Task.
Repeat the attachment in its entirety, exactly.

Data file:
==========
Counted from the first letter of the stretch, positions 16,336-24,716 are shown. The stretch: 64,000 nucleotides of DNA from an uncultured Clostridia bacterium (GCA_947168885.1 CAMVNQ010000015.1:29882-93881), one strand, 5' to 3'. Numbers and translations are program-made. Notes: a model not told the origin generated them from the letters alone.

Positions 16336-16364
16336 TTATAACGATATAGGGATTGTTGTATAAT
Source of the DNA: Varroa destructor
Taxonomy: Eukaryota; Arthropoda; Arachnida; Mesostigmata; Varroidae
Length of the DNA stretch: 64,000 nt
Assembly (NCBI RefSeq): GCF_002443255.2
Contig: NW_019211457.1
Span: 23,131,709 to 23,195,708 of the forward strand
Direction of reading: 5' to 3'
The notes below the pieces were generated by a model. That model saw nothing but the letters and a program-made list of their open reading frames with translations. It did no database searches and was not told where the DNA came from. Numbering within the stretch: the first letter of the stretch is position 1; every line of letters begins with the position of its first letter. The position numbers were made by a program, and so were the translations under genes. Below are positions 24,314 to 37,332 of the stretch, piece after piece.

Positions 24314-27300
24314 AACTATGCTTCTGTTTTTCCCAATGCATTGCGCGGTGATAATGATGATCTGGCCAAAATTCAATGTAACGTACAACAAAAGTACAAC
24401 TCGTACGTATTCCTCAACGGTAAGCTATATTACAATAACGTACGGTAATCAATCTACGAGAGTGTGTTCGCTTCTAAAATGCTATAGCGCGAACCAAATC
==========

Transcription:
Counted from the first letter of the stretch, positions 16,336-24,716 are shown. The stretch: 64,000 nucleotides of DNA from an uncultured Clostridia bacterium (GCA_947168885.1 CAMVNQ010000015.1:29882-93881), one strand, 5' to 3'. Numbers and translations are program-made. Notes: a model not told the origin generated them from the letters alone.

Positions 16336-16364
16336 TTATAACGATATAGGGATTGTTGTATAAT
Source of the DNA: Varroa destructor
Taxonomy: Eukaryota; Arthropoda; Arachnida; Mesostigmata; Varroidae
Length of the DNA stretch: 64,000 nt
Assembly (NCBI RefSeq): GCF_002443255.2
Contig: NW_019211457.1
Span: 23,131,709 to 23,195,708 of the forward strand
Direction of reading: 5' to 3'
The notes below the pieces were generated by a model. That model saw nothing but the letters and a program-made list of their open reading frames with translations. It did no database searches and was not told where the DNA came from. Numbering within the stretch: the first letter of the stretch is position 1; every line of letters begins with the position of its first letter. The position numbers were made by a program, and so were the translations under genes. Below are positions 24,314 to 37,332 of the stretch, piece after piece.

Positions 24314-27300
24314 AACTATGCTTCTGTTTTTCCCAATGCATTGCGCGGTGATAATGATGATCTGGCCAAAATTCAATGTAACGTACAACAAAAGTACAAC
24401 TCGTACGTATTCCTCAACGGTAAGCTATATTACAATAACGTACGGTAATCAATCTACGAGAGTGTGTTCGCTTCTAAAATGCTATAGCGCGAACCAAATC